Our organization was founded on the Tradition of the Catholic Church and scriptural teachings of Jesus Christ that celebrate commonalities with our Christian brothers and sisters.

We adhere to the following statements of faith highlighted in the Catechism of the Catholic Church, and the beliefs proclaimed in the Nicene Creed.


We believe that God is the almighty Principle and Creator of all that exists. God not only has created all things, but also, at each instant, holds all things in existence. Everything in the created world depends utterly upon the free choice of God for its existence. We believe that the existence of God is something which is knowable from natural reason and science: God’s existence can be proven. (CCC 31-35)

We believe that this same God who freely created all things has revealed in history His particular love for human beings. God has revealed Himself in a variety of ways throughout human history. He has revealed certain truths about Himself, about His love for the created world, particularly human beings, and about His providential plan. (CCC 50-53)

The Trinity: Father, Son and Holy Spirit

One of the things which we believe that God has revealed about Himself is that He exists as a Trinity of three divine Persons. This is NOT to say that there are three distinct gods or that there are merely three modes according to which the same god reveals himself. Rather, we believe that the same God exists as Father, Son and Holy Spirit: three Persons all of whom are identical to the same, numerically singular divine nature. All three Persons are fully and equally God. (CCC 253-256)

This is one of the central Mysteries of our faith. God’s nature so profoundly transcends our own, that we are not fully able to comprehend Him. Therefore, we do not comprehensively grasp what exactly it means for God to be three Persons in one nature. However, we believe that it is so because God has revealed it.

Jesus Christ

In the “fullness of time” we believe that the Son: the second Person of the Blessed Trinity assumed the nature of a human being and walked the earth as the Person Jesus Christ. We believe that Jesus Christ is thus fully human and fully divine. Whereas the Trinity may be described as three Persons in one nature, Jesus Christ may be described as one Person with two natures: human and divine. (CCC 464-469)

Jesus Christ is a real, historical Person who walked the earth nearly 2000 years ago and died upon the Cross. We believe that Jesus Christ is truly the God of the universe and that He willed to assume a human nature in order to redeem and save us.

The Incarnation, or the act of God’s taking on a human nature and “becoming man” in the womb of the Blessed Virgin Mary, is the second central Mystery of our faith. Though we may not fully comprehend how it is that Jesus Christ is fully God and fully human, we believe that Jesus is telling the truth when He tells us that it is so. (CCC 470)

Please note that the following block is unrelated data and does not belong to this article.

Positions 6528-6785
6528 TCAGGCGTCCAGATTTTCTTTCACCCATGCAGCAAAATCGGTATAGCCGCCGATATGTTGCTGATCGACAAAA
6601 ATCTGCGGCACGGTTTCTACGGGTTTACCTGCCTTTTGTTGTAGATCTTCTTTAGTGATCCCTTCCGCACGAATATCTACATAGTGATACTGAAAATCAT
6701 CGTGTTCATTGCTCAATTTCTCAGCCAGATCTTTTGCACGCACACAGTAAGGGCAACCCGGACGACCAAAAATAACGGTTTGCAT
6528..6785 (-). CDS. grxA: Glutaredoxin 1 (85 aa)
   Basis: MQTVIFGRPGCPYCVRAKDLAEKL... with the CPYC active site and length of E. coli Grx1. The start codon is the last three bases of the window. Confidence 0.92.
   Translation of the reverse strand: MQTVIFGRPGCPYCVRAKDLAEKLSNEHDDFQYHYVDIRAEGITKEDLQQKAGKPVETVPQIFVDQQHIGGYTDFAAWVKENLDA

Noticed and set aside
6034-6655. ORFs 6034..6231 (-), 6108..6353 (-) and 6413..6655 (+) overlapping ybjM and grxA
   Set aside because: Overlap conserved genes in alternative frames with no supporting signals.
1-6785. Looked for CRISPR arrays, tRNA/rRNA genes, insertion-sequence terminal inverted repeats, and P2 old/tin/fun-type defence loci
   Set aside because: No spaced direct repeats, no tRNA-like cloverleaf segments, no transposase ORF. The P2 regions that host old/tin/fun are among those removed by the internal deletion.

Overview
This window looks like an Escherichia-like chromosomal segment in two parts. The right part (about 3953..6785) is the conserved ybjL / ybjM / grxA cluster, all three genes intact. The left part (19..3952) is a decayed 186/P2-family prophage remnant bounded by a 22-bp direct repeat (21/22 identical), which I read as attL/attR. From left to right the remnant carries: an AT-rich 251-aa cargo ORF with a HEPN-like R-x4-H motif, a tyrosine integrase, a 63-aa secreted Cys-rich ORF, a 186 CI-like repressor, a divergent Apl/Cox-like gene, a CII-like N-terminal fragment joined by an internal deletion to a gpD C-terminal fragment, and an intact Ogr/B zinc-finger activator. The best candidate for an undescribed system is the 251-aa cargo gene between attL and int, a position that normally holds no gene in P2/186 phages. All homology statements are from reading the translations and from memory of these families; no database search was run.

We believe that after three days in the tomb, Jesus Christ rose from the dead and walked the earth again. While God cannot die, Jesus did truly die in His human nature – His Body did truly separate from His Soul – but that He rose again from the dead after three days. (CCC 627)

The Resurrection is the definitive proof of Jesus’ divinity: it is because He rose from the dead that we believe Him when He claims to be God. Because He is God, we believe everything else He has said to be trustworthy as well, including His claim that we too shall rise from the dead at the end of time. Jesus’ Resurrection sets the stage for our own resurrection. (CCC 988-1004)

The Bible

The Bible (also called Sacred Scripture) is a collection of ancient texts compiled by the early Church which we believe to be divinely inspired. While the individual books of the Bible were written over the course of many centuries, because they are authored by God who is not bound by time or place, they do very much cohere as one book which we call the Bible. (CCC 128-130)

The Creed

The Creed is the most concise form of our belief as Catholics. From the time of the Apostles, members of the Church have handed on the faith in these concise formulae. The two principle forms of the Creed are The Apostles’ Creed, which is so called because it is a summary of the faith of the first Apostles, and the Nicene Creed. (CCC 185-197)

The Nicene Creed

I believe in one God, the Father almighty,
maker of heaven and earth, of all things visible and invisible.

I believe in one Lord Jesus Christ, the Only Begotten Son of God,
born of the Father before all ages.
God from God, Light from Light, true God from true God,
begotten, not made, consubstantial with the Father;
through him all things were made.
For us men and for our salvation he came down from heaven,
and by the Holy Spirit was incarnate of the Virgin Mary,
and became man.
For our sake he was crucified under Pontius Pilate, he suffered death and was buried,
and rose again on the third day in accordance with the Scriptures.
He ascended into heaven and is seated at the right hand of the Father.
He will come again in glory to judge the living and the dead
and his kingdom will have no end.

I believe in the Holy Spirit, the Lord, the giver of life,
who proceeds from the Father and the Son, who with the Father and the Son is adored and glorified,
who has spoken through the prophets.

I believe in one, holy, catholic and apostolic Church.
I confess one Baptism for the forgiveness of sins and I look forward to the resurrection of the dead and the life of the world to come. Amen.